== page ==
Kitchen faucet Remove
Start by turning off the water supply, either by shutting off the main water supply to your house (probably located close to your water meter), or by closing the shutoff valves on the water supply lines to your faucet. Then, open the tap to allow the water to drain out of the lines and remove any water pressure. Next, use your adjustable wrench and disconnect the hot and cold water supply lines running to the faucet. If you're going to replace the lines, disconnect them at the shutoff valve, but if you're going to reuse the existing lines, do your disconnects at the base of the faucet itself. ow it's time to actually remove that old faucet. Faucets are attached in one of two ways. Bottom mounted faucets are removed from the top of the sink. To remove a bottom mount faucet, you need to take off the faucet handles and escutcheon to get to the nuts holding the faucet. Once the nuts are exposed, use your wrench to take them off. Top mounted faucets, unfortunately, are held in place by nuts located on the underside of the sink. You'll need to get under the sink to remove them, and space may be at a premium. If you're lucky, you'll be able to use your slip joint or locking pliers to loosen the nuts. However, if pipes are in the way, you'll need to use a basin wrench (a wrench specially designed to work in tight spaces where you don't have room to use an ordinary wrench or pliers). Once you've removed the nuts holding the faucet, just lift it up off the sink. If there is some caulking holding the base to the sink, slide the blade of a utility knife carefully around the faucet base to cut it loose. You'll need to remove any old caulking or "grunge" that may have built up around the old faucet. You can get silicon remover at your home store, and a mixture of vinegar and water or an orange cleaner will remove the grunge.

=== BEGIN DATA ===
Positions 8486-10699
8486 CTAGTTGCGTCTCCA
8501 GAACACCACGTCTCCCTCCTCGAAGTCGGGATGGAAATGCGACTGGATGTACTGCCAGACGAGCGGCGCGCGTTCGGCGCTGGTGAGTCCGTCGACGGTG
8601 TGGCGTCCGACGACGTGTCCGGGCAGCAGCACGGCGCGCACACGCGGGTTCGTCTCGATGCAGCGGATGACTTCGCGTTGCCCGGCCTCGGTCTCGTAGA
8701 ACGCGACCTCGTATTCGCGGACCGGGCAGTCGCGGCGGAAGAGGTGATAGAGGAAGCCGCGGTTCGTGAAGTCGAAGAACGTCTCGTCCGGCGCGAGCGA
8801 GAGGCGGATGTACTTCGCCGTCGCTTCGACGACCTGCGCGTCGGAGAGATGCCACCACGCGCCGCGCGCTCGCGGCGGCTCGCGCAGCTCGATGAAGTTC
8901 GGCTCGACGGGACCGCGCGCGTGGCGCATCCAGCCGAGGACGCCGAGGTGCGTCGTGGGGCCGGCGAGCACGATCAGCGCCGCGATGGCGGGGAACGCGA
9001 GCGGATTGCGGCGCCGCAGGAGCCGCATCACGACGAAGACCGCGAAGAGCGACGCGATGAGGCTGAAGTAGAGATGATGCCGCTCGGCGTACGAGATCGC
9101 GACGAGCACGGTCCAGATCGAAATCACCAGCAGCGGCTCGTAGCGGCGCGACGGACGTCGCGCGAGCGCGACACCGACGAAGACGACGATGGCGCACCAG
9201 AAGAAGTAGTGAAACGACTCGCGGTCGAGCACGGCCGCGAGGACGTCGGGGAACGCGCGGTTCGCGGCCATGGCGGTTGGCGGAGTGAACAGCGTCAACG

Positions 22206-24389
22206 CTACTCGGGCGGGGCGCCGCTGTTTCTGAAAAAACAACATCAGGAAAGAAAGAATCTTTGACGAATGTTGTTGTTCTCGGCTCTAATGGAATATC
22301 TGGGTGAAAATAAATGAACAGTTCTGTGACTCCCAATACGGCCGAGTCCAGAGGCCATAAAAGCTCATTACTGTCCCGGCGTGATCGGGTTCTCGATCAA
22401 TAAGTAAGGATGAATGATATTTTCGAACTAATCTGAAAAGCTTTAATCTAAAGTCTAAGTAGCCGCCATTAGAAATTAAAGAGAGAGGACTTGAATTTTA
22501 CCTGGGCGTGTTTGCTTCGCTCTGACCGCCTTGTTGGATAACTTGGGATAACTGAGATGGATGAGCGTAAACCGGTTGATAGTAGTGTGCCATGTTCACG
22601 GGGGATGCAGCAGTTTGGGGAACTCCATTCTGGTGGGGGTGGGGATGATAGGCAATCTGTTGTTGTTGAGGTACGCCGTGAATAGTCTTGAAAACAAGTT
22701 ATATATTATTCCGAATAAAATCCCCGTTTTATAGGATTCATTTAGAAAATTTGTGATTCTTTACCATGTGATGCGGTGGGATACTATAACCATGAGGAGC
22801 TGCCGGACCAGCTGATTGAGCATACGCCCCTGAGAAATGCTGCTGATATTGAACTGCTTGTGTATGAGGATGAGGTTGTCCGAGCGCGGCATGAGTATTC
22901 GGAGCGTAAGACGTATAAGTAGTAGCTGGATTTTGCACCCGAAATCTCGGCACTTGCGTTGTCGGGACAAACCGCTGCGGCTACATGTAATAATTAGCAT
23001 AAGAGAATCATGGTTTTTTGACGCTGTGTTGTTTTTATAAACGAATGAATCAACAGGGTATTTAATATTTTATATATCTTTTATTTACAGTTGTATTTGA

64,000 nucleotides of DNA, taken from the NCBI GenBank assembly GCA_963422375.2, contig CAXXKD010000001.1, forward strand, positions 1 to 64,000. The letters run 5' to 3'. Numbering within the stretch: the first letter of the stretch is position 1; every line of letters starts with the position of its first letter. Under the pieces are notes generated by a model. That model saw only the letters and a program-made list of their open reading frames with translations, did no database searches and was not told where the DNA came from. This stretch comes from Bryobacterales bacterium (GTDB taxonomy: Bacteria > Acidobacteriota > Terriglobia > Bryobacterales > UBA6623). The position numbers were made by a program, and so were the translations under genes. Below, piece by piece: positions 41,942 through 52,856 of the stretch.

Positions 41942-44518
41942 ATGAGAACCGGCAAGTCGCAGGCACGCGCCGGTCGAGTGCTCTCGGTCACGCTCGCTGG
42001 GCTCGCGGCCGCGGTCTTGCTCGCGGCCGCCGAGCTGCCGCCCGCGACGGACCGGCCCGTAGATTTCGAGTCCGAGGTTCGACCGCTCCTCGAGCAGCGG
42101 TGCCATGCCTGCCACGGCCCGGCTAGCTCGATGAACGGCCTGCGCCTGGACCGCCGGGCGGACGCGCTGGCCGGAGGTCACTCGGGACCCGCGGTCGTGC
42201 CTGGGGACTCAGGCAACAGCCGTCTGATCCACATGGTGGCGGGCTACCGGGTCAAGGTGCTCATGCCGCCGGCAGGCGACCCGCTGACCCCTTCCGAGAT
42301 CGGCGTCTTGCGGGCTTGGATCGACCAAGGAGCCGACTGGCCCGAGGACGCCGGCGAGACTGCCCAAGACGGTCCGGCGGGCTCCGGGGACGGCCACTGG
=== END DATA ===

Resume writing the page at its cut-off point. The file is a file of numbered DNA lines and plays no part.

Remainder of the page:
Aug 27, 2008 |
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